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Protect the People

Reno/Tahoe rallies against Arctic drilling
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Something that has happened to me — as I have been working on sustainability issues for half my life — is the realization that if you want to protect a place, you have to protect the people. For some, this is nothing new. For others, this is groundbreaking, and for many environmentalists, this sounds downright backward.

The Arctic Refuge has been a land in contention for years. Known by many as “the last great wilderness,” its wild beauty has called to ecologists, scientists, and wilderness junkies for decades. It wasn’t until 1988 when the Gwich’in Nation, those native to the land, felt compelled to gather as a tribe for the first time in more than 100 years when they heard that oil companies were planning to make their way into the refuge to explore, drill, and extract whatever petroleum resources they could.

Alarmed that their home was under threat, concerned that this action would impact the porcupine caribou herd, a species central to the cultural and spiritual traditions of the tribe, folks gathered to mobilize a plan.

They are still fighting.

Again, it’s the people who matter. People connected to their home, who have an attachment to a place enough to inform a sense of community, and while Arctic Village, home to the Gwich’in people, is thousands of miles from Truckee/Tahoe, the two communities share a common vein in believing that protecting our people is essential to protecting a place.

This mutual care and respect was most recently seen on Oct. 25, a national day of action to protect the Arctic Refuge. Locally, roughly 20 protestors gathered outside Nevada senator Dean Heller’s Reno office. Heller voted for a budget resolution that opens the doors for drilling on the Arctic Refuge’s coastal plain. President Trump reopened the possibility of drilling in the Arctic by including a provision in the proposed 2018 budget recently sent to Congress to be voted on by the end of the year. We are fighting to have this drilling taken out of the budget.

If you ask the Gwich’in what is most important to them, it’s to permanently protect the Arctic Refuge. For the land, for the caribou, for the tribe, nothing is more essential. The earth teaches us that adapting to change is crucial, whether we as a species like it or not. The current crux that exacerbates an inability to fluidly adapt, whether we’re talking about affordable housing in Tahoe, climate change, or the institutionalized racism found in modern statues, is the commodification of environment and community. In the Arctic Refuge, the perpetual question is if energy reserves were not believed to exist offshore or underground, would anybody bother to potentially cause irreparable, irreversible damage to the land, water, and diverse species that call it home?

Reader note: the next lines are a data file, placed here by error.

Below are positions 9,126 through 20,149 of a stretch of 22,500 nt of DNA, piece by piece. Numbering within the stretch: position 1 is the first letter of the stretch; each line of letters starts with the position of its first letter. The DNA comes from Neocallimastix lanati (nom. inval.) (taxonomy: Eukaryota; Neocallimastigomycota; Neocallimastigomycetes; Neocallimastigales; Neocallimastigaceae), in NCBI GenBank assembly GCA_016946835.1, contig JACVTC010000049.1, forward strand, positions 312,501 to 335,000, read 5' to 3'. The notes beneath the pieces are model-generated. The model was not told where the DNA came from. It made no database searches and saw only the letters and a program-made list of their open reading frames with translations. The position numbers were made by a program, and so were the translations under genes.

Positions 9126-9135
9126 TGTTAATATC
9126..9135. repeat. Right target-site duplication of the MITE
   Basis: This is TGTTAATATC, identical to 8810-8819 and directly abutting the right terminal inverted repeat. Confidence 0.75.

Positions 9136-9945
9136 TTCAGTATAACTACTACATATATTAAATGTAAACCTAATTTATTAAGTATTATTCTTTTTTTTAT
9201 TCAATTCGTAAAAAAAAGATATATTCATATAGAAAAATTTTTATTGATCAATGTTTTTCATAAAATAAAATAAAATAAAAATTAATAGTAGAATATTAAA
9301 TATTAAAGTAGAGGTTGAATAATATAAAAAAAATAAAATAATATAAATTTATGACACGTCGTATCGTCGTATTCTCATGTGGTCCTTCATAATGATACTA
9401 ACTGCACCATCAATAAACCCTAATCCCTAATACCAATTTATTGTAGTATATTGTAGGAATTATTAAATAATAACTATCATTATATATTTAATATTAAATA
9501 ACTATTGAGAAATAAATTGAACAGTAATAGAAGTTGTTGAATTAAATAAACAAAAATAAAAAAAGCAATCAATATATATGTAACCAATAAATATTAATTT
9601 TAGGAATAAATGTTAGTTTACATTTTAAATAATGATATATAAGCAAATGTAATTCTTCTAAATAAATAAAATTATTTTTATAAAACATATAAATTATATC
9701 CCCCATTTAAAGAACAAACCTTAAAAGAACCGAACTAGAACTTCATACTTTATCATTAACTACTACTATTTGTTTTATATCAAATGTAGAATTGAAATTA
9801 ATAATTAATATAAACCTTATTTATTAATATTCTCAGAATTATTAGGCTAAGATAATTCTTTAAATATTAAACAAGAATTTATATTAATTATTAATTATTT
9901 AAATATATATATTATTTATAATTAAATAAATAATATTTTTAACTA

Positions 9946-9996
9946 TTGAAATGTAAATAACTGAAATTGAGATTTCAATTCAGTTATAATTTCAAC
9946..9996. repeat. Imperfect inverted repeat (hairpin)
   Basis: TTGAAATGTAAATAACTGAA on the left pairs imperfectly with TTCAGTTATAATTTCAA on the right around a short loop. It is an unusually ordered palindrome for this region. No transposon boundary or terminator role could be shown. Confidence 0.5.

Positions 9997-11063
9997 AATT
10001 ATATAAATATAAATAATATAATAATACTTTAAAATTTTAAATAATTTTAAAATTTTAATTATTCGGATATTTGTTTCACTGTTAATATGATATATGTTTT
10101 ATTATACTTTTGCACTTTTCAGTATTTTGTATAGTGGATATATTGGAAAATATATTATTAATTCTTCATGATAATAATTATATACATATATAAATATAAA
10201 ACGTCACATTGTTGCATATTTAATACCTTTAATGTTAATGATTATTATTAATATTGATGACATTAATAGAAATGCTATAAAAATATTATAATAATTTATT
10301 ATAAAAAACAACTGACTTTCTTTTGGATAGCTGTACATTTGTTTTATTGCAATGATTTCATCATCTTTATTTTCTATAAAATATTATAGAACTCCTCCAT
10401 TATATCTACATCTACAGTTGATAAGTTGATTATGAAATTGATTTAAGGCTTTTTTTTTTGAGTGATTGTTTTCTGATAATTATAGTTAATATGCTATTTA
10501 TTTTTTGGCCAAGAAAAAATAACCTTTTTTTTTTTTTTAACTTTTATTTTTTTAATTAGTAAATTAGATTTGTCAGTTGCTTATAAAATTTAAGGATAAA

At the recent Creating Equilibrium event held in Squaw Valley, those of us lucky enough to attend the talk by elder eco-statesmen David Suzuki heard what I felt was one of the more simplistic, yet compelling offerings of the inspiring three-day event. He spoke about value, and how difficult it is in modern times to remind oneself that the economy is but a social construct. It’s treated as a living entity, yet it’s only a human-created system that through the power of politics runs the world. If only the value of people were placed in a high order, or at least in a horizontal hierarchy so that it were more balanced, perhaps the shift needed to break humans out of the current epoch now known as the Anthropocene would be realized. The home of this modern era was coined as we now live in an age where humans have altered the earth to such a degree it warrants its own classification.

In October, several of my past Sierra Nevada College students and I traveled to Denver for a special activist training, sponsored and hosted by the Sierra Club. Action comes in many forms. As advocates for the Arctic Refuge patiently wait for how the current administration will play with Alaskan senators who both hope to drill in the area, now more than ever is the time to see that many of our issues in Tahoe intersect with those outside of our home.

If you want to keep Tahoe blue, you should want people to have access to affordable housing in Tahoe, just as much as you should want the pristine landscape of the Arctic Refuge to be protected. People still travel every day to see Emerald Bay, and they’re amazed, inspired, even brought to tears by its beauty. The same happens to visitors to the Arctic Refuge. Up north, it’s just home for the Gwich’in. And down here, it’s just home to us.

We’re both people of the mountains, and to all humans, a home is worth protecting. Whether it’s a petition this fall to support the Arctic Refuge, or efforts to alleviate the housing issues in the Basin, I hope you will connect the dots, locate the opportunity in living through a presidency that reaffirms oppression and domination on so many levels, and realize many of our struggles are one and the same.

If you’d like to get involved you can contact Brennan Legasse ( or Rachael Blum (

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December 13, 2018